Don't let a child get heatstroke
Heatstroke is one of the leading causes of noncrash-related fatalities among children, according to figures released for 2017 by the the American National Highway Traffic Safety Administration (NHTSA).
Vehicle heatstroke occurs when a child is left in a hot vehicle, causing the child’s temperature to rise quickly and fatally.
Heatstroke begins when the core body temperature reaches about 40°C and the thermo regulatory system is overwhelmed. A core temperature of about 41,6° is lethal.
Whether you’re a parent, caregiver or bystander of a child left in a car, it’s vitally important to understand children are more vulnerable to heatstroke than adults.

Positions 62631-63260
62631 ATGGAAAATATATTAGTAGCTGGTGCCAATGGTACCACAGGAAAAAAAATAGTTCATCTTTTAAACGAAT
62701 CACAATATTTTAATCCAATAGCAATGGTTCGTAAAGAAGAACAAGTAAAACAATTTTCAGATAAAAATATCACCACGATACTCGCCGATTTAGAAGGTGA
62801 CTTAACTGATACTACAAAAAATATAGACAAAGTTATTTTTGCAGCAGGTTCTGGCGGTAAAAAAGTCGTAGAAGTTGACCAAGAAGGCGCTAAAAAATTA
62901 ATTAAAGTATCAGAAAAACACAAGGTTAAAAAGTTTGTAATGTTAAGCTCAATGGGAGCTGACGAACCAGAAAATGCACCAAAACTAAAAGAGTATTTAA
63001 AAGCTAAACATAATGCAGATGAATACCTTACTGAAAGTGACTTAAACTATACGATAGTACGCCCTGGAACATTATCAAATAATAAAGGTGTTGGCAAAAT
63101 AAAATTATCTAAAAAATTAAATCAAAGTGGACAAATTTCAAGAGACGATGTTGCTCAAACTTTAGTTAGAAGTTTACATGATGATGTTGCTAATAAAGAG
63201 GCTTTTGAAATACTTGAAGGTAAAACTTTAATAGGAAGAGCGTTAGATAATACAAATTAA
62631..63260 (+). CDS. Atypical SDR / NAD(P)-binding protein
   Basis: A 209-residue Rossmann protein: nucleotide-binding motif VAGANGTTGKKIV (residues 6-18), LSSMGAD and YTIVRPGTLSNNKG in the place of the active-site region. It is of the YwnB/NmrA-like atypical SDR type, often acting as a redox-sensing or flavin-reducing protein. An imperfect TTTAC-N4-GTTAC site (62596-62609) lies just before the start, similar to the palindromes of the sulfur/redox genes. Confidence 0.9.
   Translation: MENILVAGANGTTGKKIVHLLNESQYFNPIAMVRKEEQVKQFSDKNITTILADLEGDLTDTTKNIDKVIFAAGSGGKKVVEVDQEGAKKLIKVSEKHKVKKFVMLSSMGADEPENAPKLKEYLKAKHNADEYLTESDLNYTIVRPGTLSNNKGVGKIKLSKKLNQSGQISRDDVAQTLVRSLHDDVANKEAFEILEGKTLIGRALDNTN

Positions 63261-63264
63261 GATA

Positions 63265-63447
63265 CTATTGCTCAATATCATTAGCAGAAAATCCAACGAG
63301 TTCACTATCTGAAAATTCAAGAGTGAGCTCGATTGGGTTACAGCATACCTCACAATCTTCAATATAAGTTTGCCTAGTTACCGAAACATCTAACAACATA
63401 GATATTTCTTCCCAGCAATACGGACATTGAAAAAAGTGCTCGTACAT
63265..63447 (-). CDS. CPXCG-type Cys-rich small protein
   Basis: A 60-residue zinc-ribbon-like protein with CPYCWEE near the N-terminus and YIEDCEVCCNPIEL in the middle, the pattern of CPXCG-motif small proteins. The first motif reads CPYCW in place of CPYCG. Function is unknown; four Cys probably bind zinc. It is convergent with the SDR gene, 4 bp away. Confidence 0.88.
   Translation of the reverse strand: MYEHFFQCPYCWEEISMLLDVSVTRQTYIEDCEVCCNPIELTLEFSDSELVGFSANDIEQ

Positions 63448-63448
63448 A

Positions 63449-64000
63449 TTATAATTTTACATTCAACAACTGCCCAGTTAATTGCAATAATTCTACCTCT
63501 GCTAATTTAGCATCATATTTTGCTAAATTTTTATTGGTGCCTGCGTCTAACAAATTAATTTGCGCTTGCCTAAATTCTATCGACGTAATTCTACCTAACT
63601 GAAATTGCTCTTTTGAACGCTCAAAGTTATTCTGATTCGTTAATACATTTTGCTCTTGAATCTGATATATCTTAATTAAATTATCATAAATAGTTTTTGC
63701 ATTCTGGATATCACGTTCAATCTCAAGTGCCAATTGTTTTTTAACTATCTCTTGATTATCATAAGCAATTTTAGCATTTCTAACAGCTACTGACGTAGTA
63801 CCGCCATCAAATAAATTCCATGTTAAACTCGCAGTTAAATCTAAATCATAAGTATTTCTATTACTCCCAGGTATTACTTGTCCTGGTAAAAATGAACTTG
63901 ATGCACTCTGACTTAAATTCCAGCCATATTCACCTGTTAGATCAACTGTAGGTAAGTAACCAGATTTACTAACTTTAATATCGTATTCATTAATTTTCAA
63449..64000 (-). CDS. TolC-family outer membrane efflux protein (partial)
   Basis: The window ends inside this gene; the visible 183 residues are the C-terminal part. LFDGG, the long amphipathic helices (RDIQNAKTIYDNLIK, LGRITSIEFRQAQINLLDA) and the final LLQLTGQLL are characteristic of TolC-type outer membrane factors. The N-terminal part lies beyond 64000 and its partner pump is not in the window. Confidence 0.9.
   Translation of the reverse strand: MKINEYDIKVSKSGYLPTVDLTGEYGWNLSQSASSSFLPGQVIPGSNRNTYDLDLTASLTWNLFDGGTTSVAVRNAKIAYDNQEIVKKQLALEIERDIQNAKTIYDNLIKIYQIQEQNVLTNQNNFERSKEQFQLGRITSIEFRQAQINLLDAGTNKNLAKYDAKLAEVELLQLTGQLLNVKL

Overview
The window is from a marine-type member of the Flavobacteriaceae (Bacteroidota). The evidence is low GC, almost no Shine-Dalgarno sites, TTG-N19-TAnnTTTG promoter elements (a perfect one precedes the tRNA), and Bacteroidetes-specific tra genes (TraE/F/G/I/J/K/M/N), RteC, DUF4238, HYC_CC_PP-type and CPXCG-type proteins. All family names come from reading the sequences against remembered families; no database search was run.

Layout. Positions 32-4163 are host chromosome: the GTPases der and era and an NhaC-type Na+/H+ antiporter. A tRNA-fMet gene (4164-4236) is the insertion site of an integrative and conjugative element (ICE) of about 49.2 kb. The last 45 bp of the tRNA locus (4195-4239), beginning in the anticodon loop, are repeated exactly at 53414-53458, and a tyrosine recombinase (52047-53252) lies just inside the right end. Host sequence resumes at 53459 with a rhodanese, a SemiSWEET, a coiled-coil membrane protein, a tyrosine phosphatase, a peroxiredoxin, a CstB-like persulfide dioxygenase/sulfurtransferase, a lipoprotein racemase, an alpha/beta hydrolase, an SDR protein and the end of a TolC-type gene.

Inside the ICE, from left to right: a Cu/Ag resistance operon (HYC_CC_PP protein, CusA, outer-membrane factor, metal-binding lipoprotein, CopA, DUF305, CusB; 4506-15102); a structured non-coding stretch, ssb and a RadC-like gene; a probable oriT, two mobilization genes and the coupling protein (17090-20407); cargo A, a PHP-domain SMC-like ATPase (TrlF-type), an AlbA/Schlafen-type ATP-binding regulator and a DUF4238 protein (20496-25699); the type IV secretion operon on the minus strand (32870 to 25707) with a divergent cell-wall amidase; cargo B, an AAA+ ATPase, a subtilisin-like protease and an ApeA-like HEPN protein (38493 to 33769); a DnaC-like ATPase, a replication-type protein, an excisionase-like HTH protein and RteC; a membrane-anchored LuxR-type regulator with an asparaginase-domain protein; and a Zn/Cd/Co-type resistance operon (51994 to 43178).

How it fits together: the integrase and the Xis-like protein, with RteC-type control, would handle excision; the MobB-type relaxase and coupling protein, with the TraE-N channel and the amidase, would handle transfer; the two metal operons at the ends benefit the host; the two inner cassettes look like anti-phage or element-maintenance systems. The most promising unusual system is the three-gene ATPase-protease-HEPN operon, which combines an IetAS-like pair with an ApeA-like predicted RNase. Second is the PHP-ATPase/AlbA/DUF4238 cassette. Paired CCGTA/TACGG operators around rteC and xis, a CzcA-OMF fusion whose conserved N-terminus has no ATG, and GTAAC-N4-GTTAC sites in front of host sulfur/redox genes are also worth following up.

Look before you lock. Make it a habit to look before you lock;
Take action if you notice a child alone in a car! Protecting children is everyone’s business;
Don’t wait more than a few minutes for the driver to return;
If the child is not responsive or is in distress, immediately call emergency service for help; If you can, get the child out of the car; Spray the child with cool water (not icy water or an ice bath);
If the child is responsive, stay with the child until help arrives; Have someone else search for the driver or ask the facility to page them.
Red, hot and moist or dry skin;
Strong, rapid pulse or slow, weak pulse; Nausea;
Confusion or strange behaviour.
It is never okay to leave a child alone in or around a car. Even in cooler temperatures, a vehicle can heat up to dangerous temperatures very quickly, within the first 10 minutes.
Heatstroke does not only occur during summertime. This deadly condition can be contracted at any time of year.